With shows like Yuri!!! on ICE beginning to break the mould for how gay relationships can be depicted in anime and manga, it’s safe to say it’s high time to break away from the current boys-love status quo. Although BL manga, often written by women, go to varying degrees of depth when representing gay romance, because of its straight female demographic the idealised bishonen material can end up alienating real gay men.
Manga artist Kamome Hamada has heard the call for authentic accounts of gay relationships, and has already started to fill the gap in the market with her new manga Tatoeba Konna Koi no Hanashi (For Example, a Story of This Kind of Love). This is the first ever BL manga to be based on a true story. The first chapter launched in Saturday’s issue of Libre Publishing’s Monthly Magazine BExBOY with colour opening pages, and it looks like this:
Set in the Higashi-Rinkan district of Kanagawa Prefecture, part of the Greater Tokyo Area, main characters Akira and Masaru show readers that “genuine love is painfully sweet”. Up until now, Akira has never been in a romantic relationship, and so he’s determined to snap himself out of falling in love with straight guys.
One fateful day though, someone leaves a comment on his cooking blog saying “Is your skill at cooking despite being a man because you’re a homo?”. Despite his hateful words, Masaru can’t hold up his front when he first meets Akira face-to-face. As Akira thinks over his bad experiences in high school, he happens to bump into Masaru, and asks if he is the commenter “Nanjo”.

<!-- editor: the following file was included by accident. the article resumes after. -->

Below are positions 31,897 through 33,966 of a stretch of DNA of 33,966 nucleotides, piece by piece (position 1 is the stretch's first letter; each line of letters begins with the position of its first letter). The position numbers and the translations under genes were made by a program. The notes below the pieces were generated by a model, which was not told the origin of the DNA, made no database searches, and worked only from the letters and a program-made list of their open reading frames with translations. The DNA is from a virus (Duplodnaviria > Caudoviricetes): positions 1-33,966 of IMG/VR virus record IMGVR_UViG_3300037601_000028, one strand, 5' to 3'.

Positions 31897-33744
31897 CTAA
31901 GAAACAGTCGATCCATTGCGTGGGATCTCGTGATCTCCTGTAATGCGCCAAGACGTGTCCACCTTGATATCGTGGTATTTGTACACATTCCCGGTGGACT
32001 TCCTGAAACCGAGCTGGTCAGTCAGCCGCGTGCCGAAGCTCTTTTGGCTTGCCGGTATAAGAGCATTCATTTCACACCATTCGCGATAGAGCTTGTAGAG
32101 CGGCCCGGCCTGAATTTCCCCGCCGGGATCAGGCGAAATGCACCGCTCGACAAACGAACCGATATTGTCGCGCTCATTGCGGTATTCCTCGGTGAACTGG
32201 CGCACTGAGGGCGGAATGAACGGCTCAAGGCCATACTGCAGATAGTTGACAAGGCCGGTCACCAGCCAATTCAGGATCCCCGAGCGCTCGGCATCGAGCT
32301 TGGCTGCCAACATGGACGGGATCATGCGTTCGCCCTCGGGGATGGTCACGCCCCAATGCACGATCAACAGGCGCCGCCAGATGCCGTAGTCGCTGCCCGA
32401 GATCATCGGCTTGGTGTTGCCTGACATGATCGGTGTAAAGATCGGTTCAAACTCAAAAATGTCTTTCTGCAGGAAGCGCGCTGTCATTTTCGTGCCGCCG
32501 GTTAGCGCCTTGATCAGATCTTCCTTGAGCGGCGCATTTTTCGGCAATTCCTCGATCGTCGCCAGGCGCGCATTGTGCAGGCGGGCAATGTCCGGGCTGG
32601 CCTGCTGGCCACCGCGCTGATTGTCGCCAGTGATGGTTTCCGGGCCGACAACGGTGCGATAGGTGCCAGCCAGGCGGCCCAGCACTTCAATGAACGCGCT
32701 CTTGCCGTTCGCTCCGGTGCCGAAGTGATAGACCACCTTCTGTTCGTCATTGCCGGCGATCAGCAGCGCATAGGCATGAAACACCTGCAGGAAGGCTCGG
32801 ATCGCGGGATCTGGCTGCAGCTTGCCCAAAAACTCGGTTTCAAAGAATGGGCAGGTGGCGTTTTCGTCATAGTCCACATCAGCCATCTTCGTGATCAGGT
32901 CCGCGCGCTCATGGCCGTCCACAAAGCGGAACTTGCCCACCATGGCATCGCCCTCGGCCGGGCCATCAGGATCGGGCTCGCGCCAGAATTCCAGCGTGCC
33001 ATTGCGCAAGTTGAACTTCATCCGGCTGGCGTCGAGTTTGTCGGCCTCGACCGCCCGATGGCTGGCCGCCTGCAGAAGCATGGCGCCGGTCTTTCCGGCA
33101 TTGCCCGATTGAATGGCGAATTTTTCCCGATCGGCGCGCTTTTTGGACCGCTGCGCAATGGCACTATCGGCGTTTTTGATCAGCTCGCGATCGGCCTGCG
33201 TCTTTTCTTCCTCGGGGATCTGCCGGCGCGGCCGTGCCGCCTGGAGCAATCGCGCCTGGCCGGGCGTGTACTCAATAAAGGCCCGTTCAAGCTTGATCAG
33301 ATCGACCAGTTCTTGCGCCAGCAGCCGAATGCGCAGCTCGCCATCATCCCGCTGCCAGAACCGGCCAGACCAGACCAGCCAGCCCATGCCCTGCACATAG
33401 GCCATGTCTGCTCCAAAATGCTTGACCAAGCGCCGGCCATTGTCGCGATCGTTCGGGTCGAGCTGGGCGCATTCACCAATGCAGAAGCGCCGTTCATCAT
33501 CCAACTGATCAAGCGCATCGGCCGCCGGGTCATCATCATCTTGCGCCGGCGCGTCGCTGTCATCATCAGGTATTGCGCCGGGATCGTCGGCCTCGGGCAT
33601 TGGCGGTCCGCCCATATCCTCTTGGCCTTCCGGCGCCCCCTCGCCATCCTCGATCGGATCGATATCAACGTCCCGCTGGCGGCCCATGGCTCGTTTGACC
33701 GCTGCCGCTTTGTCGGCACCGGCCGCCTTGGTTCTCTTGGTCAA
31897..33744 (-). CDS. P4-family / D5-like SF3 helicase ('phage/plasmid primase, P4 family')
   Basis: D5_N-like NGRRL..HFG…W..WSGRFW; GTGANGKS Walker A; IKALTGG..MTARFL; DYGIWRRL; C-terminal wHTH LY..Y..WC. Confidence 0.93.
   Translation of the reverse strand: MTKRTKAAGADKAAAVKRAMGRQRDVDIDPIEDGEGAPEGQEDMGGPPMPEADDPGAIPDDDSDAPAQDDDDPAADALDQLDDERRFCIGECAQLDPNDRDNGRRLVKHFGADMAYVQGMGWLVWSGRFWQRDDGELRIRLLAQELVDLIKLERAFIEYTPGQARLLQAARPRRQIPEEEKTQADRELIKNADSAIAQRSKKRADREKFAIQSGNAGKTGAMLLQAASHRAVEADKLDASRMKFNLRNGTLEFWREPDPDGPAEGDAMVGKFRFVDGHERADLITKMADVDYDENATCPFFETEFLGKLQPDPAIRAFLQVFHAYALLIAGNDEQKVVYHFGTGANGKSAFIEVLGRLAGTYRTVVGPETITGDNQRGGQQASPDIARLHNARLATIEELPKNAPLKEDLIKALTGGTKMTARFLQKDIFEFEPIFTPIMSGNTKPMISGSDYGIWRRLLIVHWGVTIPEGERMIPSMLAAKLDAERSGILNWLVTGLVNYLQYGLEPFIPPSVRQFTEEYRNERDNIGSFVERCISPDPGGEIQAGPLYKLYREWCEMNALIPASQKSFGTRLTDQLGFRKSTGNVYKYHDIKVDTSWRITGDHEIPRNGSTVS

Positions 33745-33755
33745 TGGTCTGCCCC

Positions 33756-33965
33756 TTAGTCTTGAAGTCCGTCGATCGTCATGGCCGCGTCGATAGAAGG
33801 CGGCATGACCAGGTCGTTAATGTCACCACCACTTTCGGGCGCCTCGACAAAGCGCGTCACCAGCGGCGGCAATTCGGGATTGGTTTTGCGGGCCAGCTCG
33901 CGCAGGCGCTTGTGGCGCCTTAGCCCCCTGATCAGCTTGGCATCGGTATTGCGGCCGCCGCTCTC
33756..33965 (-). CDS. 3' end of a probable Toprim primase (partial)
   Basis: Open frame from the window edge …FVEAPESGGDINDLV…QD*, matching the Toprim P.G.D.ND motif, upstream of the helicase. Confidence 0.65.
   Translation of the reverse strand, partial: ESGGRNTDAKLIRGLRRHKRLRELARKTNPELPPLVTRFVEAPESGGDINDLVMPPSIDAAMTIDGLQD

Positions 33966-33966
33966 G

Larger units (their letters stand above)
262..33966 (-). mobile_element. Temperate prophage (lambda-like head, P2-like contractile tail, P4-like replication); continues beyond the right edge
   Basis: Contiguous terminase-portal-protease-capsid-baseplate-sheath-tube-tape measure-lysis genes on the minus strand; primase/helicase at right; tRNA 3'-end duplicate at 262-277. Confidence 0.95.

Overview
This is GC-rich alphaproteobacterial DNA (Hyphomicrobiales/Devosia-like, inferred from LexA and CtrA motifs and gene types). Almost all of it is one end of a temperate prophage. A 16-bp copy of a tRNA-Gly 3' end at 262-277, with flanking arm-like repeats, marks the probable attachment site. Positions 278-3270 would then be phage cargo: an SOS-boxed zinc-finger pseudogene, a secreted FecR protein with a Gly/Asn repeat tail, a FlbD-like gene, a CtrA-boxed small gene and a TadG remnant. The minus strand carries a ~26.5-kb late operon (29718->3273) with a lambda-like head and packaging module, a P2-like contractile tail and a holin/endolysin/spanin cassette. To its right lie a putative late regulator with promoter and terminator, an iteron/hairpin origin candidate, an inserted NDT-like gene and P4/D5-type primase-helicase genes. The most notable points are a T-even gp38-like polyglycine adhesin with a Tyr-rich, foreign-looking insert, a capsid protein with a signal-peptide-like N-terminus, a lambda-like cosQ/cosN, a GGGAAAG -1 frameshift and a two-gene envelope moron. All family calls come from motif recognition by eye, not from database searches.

The rest of the story sees real love unfold between Akira and Masaru who, at least to begin with, identifies as heterosexual. Whether his thoughts on his sexuality will change further into the manga is yet to be seen. But as one of its themes is transformations of heart, one would hope this would lead to Masaru coming to the realisation that he’s either gay or bisexual.
Here’s where the ‘true story’ aspect comes in: the character of Akira is based on a real man named Kento Yanagi. Magazine BExBOY heralds Yamada as a “daily-life boys-love specialist”, this work being her first ever for the magazine, though far from her professional debut. The four volumes of her series Ohayo to Oyasumi to Sono Ato ni (Good Morning, Goodnight and After) have over 150,000 copies in circulation. She’s also created Koi Kamo Shirenai (It Could Be Love), Hokago Hachimitsu (After-School Honey), and Seishun Sanka! (Youth Anthem!).